East Village scheme aims to tap demand for homes to rent from Londoners priced out of centre
With its £557m purchase of London’s Olympic athletes’ village last year, Delancey took a big step into the residential market. “We need to position ourselves in areas of the sector we think have both opportunities to create value, but at the same time have good defensive qualities, too,” says chief executive Jamie Ritblat.
For Delancey, this area of interest equates to what Ritblat calls the “domestic London” part of the market. “It is about structural shortage, structural need in London and the nature by which markets evolve,” he says.
“We’re getting a pyramid effect in London because the centre is very high up the scale, which pushes those who used to live in these places further out. These are the people who live and work here, not those who fly in for three days and fly out.
“In this area, structural demand is not being met. At the very smart end there’s no ceiling, in theory, to price, but at this end there is more of a ceiling; the return is probably more constant, but not as high. So it’s more defensive. I prefer that.”
The Olympic village – now rebranded East Village – is Delancey’s highest-profile housing venture and a big first step into the private rented sector. East Village will have 2,818 homes, with 1,379 sold to Triathlon Homes to run as social housing. Most of the other homes will be available for rent, ranging from one-bedroom flats to four-bedroom townhouses.
East Village aims to attract young married couples and other London “inbetweenies” who want or need to rent. “In the area, £400 a week rents are not uncommon. Gross it up and it works out at about a third of a couple’s joint earnings for London. It doesn’t seem totally out of whack,” says Ritblat.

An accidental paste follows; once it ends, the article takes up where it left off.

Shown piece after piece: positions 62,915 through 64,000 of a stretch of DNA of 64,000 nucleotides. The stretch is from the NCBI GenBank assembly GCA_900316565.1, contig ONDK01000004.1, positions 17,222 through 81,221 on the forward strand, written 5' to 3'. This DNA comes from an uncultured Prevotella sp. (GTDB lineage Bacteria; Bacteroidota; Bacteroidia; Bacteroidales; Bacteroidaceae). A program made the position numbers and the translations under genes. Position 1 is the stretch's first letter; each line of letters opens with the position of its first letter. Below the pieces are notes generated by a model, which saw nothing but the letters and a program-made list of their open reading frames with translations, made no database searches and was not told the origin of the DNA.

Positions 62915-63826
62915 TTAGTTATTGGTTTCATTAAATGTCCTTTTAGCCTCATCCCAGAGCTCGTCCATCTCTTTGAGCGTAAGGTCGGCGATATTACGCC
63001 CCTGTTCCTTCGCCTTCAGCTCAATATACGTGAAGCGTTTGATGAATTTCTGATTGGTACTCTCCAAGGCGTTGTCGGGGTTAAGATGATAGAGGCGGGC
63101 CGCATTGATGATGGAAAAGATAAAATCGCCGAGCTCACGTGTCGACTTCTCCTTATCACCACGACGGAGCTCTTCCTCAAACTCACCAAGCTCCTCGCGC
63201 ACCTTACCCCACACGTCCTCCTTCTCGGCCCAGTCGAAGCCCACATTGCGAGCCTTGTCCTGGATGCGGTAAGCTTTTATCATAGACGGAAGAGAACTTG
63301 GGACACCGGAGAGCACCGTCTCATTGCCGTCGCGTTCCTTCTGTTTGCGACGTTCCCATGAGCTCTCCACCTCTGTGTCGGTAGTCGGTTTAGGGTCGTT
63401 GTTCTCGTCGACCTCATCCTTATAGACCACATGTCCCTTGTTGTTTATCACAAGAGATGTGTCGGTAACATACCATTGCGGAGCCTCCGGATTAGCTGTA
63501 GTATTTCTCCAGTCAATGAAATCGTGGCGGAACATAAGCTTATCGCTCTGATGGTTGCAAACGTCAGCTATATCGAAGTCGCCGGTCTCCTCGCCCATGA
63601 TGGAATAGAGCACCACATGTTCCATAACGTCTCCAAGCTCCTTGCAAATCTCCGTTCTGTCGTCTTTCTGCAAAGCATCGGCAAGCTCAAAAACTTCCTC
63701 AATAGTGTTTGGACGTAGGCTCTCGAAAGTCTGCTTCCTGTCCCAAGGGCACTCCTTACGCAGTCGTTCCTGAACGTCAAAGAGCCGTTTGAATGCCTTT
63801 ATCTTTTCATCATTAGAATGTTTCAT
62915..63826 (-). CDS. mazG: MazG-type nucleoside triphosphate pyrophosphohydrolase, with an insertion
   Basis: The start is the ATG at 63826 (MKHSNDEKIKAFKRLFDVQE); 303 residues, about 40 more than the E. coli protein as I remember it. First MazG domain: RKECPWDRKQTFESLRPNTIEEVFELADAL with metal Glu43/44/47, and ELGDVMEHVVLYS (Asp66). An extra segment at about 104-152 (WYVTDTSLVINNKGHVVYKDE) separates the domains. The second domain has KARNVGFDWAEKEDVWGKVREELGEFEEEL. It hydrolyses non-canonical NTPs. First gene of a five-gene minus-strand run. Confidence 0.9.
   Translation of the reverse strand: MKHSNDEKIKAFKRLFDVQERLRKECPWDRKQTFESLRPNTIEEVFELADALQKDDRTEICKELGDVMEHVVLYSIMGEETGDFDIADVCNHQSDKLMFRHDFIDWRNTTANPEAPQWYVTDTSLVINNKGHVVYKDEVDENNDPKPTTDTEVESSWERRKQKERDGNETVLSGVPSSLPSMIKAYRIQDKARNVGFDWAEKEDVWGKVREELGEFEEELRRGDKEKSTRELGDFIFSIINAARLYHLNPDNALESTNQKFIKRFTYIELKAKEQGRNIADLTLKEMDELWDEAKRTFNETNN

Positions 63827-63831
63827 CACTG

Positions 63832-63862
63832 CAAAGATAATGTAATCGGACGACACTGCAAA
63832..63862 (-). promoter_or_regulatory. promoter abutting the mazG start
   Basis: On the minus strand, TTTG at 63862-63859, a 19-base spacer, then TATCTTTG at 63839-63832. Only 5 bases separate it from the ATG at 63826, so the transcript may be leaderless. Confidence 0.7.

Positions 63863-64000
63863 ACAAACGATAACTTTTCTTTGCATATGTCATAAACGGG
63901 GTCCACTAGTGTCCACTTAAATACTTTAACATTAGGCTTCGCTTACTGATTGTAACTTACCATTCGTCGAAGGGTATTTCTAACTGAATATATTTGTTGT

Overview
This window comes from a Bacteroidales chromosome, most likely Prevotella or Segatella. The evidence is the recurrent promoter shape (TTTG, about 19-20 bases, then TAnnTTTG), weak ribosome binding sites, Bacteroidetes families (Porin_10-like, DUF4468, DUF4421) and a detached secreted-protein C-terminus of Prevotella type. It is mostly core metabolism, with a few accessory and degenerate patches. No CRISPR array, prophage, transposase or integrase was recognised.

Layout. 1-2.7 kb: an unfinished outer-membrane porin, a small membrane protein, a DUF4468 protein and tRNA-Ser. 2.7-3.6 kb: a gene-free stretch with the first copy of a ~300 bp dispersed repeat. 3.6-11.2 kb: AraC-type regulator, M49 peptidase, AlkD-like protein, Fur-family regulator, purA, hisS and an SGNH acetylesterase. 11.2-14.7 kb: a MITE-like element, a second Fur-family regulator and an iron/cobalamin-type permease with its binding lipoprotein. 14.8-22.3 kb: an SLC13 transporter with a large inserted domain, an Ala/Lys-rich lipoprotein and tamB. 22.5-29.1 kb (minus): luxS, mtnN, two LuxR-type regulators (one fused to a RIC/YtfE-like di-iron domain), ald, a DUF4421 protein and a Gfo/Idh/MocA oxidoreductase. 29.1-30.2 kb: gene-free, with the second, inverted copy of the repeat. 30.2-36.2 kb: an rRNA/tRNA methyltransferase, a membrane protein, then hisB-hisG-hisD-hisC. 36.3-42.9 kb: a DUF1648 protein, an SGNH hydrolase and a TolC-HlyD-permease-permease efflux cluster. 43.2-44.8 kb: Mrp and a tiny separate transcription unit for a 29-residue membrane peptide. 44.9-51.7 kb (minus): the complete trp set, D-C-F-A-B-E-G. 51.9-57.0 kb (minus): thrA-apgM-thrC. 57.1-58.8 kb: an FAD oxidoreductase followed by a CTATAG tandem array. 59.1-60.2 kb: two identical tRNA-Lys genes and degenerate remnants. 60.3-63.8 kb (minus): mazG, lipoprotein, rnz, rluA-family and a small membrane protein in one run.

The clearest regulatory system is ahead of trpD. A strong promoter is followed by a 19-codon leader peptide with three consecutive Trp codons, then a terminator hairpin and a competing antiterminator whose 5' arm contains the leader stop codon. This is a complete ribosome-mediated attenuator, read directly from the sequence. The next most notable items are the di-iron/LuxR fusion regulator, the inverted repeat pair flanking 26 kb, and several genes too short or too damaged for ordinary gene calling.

Delancey’s partner in this venture is Qatari Diar, the property arm of Qatar’s sovereign wealth fund. The joint venture will be the first large-scale UK private sector residential fund to be owned and directly managed as an investment. Qatari Diar says its investment and long-term rental plans for East village “guarantees residents the benefit of a responsible landlord.”
Designed as a series of large-scale garden squares, East Village will also include smaller-scale shops and restaurants, a medical centre and the 1,800-student Chobham Academy. “It’s all about creating a place that isn’t too impersonal; it’s about realm, environment,”says Ritblat. “That’s the challenge.”
Stuart Corbyn, who ran the Cadogan Estate, has been recruited to set up and head East Village’s management company. “It’s important to have internal control of the branding and interaction between us and our tenants,” Ritblat says. “We’re in a service business. The people representing East Village in lettings and services should be our people, with only our interests and those of our tenants at heart.
“You read about the decline of home ownership, but it won’t decline forever. It will recover a bit, but the balance between rental and home ownership won’t go back to where it was 15 years ago. There’s an inevitability about this. The question is, have we got the timing right?”